110 Tasting Notes
1 tbsp in 12 oz
Forgot how much I liked this! It seems that Taiwanese black tea can do no wrong as far as I’m concerned. I love every single one I’ve tried. I’ve decided that as a group, they are my favorite kind of tea. Subtle differences between them, but all just the perfect mouthfeel and sweetness level for me. YUM.
When I ran out of PG Tips (which I often drink for my morning tea when I am not interested in subtlety, but just need to wake up), I saw a small box of this at the tea shop and decided to give it a try to compare. I’m gonna stick with PG Tips. This is decent, basic black tea in the same sort of style, but it doesn’t have as much flavor to me. I’m just more fond of the PG Tips.
2 heaping tsps in 12 oz
Wow, now I don’t know if I prefer this one or the Imperial Mojiang. The leaves are gorgeous. Perfectly straight needles. Not a single one broken. It has a very rich, heavy mouthfeel. And perhaps for the first time, I am finding a tea pleasantly astringent. Usually when I find a tea astringent, I consider it a negative, but this one has a very slight astringency which balances well with its “thickness”. Hope that makes some sense.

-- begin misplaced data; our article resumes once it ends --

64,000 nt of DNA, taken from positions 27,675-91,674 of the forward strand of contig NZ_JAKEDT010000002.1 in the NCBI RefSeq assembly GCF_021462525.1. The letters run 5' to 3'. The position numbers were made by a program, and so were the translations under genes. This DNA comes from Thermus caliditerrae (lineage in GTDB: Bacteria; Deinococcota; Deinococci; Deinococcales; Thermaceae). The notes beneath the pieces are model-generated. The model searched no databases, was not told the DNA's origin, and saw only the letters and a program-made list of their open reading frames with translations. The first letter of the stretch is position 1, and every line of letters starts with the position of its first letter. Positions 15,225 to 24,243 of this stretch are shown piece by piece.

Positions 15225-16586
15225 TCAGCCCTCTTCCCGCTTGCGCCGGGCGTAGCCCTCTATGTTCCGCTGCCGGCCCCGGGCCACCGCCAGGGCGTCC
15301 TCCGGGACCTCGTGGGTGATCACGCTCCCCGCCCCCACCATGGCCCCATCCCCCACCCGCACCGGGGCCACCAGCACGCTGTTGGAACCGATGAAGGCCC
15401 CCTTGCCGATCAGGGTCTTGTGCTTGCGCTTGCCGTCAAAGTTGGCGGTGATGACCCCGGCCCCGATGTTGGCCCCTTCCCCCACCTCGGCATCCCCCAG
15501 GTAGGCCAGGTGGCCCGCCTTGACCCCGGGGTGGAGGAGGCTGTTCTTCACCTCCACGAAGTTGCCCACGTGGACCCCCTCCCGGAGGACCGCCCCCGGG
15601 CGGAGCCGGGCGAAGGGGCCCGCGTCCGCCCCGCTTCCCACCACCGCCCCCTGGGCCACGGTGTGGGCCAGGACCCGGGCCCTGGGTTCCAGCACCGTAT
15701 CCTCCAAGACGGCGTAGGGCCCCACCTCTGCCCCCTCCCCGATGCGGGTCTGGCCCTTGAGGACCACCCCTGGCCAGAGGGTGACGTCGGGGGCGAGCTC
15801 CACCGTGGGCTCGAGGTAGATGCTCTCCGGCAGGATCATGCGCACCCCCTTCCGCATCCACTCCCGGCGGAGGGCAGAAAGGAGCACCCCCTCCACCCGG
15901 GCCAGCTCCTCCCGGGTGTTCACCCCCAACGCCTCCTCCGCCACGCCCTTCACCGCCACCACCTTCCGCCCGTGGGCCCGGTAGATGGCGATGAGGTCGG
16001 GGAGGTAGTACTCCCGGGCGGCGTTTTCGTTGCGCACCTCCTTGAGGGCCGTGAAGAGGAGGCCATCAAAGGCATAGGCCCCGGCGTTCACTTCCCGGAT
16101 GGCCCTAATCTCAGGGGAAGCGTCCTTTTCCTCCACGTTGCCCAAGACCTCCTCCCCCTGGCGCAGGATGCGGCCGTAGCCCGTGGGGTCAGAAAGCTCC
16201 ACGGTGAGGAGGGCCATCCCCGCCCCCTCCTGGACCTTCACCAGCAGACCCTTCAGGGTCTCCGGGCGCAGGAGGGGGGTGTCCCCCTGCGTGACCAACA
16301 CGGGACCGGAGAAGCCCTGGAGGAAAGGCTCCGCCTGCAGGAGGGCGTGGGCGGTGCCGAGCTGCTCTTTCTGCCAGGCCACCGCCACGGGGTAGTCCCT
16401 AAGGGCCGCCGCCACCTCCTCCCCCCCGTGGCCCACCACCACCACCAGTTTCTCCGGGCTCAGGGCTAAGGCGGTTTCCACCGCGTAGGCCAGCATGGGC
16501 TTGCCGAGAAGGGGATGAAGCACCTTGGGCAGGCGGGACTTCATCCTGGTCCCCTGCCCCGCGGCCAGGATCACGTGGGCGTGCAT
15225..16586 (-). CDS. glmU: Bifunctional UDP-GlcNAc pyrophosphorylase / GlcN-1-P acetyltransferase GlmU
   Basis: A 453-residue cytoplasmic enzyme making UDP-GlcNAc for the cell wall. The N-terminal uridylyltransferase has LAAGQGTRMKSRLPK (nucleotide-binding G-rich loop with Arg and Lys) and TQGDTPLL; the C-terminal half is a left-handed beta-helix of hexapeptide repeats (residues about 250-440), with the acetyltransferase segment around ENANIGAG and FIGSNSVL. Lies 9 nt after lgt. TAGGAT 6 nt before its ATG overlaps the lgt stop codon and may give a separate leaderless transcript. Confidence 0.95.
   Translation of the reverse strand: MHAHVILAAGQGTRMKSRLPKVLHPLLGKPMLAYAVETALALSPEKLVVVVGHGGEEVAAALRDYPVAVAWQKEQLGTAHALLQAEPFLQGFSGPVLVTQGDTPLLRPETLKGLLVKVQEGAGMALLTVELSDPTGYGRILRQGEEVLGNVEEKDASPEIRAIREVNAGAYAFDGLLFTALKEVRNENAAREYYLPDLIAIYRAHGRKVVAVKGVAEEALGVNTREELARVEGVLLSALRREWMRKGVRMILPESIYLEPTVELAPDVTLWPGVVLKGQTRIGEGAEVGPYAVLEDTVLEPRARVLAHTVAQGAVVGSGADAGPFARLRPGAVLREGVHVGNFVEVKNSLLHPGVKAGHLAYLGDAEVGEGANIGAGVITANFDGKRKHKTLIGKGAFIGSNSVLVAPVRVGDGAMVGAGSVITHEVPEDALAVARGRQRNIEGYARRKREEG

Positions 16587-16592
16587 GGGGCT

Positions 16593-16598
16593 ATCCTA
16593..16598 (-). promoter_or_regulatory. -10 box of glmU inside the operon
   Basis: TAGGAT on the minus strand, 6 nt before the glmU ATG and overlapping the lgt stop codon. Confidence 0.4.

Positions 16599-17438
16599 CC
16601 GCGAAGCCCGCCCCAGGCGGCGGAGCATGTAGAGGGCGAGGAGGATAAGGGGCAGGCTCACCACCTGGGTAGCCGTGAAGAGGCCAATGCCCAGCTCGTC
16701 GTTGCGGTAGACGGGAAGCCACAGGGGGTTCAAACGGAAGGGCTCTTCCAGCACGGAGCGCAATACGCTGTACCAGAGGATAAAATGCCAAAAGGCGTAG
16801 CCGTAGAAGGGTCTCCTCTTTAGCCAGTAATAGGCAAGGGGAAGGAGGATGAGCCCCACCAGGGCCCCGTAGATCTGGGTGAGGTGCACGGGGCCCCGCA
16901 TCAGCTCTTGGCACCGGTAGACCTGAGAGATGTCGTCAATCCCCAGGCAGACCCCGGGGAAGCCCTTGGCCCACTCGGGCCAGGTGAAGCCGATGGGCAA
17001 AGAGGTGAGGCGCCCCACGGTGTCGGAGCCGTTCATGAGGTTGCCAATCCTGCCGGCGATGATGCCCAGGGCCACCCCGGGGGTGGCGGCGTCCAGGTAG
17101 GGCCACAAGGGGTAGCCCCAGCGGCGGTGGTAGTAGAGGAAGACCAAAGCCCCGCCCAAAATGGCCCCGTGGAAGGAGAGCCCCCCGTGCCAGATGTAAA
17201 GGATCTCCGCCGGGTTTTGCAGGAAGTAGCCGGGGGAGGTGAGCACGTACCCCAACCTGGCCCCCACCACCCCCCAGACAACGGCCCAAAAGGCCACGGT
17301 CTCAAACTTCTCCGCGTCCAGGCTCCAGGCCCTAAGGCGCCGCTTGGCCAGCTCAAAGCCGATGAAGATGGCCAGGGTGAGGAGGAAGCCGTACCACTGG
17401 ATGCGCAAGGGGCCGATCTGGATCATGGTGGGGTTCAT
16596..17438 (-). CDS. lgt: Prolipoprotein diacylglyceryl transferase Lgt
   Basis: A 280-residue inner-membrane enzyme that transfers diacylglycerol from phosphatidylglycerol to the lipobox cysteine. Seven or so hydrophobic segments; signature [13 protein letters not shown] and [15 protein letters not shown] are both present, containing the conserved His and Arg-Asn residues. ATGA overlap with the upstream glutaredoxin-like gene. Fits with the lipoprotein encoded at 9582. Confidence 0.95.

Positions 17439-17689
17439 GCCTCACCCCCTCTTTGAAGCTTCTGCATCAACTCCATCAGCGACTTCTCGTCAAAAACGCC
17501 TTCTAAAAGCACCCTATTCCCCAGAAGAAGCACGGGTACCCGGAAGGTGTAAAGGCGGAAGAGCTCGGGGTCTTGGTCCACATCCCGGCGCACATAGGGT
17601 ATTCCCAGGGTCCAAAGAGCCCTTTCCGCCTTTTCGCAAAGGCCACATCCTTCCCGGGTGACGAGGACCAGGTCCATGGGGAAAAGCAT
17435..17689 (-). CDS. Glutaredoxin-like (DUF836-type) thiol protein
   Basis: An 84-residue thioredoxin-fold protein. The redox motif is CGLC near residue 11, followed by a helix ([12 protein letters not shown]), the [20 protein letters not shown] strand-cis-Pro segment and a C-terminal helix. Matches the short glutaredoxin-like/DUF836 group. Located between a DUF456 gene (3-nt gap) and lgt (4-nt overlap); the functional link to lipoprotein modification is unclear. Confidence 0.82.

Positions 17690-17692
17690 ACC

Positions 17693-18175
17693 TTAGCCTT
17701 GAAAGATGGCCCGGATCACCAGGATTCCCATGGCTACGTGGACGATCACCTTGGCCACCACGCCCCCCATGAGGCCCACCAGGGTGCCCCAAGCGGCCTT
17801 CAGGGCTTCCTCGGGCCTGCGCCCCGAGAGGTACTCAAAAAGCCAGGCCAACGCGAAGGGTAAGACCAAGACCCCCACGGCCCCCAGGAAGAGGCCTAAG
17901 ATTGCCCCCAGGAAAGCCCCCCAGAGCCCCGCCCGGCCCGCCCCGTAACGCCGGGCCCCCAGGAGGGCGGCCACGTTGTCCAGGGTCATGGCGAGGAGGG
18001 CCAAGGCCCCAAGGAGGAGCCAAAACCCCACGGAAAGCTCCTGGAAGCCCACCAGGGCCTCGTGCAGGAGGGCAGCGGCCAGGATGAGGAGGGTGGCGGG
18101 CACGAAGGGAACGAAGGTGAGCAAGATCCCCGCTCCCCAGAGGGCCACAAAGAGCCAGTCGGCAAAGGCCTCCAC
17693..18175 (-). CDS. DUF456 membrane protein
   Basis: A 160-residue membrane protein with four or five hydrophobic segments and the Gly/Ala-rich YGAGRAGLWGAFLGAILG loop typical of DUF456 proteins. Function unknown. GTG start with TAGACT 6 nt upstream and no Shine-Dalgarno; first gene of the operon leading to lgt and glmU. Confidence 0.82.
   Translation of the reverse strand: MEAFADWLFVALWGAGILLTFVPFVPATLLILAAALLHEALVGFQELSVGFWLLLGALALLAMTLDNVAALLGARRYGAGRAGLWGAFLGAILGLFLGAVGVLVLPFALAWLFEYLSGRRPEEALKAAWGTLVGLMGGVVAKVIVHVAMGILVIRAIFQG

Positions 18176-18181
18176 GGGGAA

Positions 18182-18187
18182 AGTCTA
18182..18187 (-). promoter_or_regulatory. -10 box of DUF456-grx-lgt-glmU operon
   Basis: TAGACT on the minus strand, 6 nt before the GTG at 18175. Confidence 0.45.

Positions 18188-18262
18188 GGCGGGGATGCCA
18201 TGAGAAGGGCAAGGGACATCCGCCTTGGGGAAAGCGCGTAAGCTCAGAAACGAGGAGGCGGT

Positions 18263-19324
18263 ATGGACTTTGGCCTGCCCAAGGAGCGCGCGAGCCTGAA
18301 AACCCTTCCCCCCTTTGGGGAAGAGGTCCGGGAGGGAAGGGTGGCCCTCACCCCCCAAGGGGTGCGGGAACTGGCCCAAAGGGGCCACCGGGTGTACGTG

BTW, this note is for the Spring 2013 plucking.
Next up will have to be a side by side taste test of these two marvelous teas.
1 tbsp in 12oz
Every time I don’t have this tea for a couple of weeks and then have it again, it’s an experience. Seriously, there can be no better taste on earth than this. It’s crazy how much I love it. Nothing else compares. Other Taiwanese blacks are kind of similar but this one is unique and just amazing.
Just a couple of tablespoons left to hold me until it’s available again. Eek.
2 heaping tsp for 12 oz
The best Dian Hong I’ve ever had. Thanks to Doug F for turning me on to this. It has all the classic Dian Hong flavor that I’ve come to expect with zero astringency and a very smooth, rich mouthfeel. Love love love…
I might brew it a little stronger next time to see how that goes. It is so smooth, that I bet I could get even more flavor out of it without risking too much astringency or bitterness.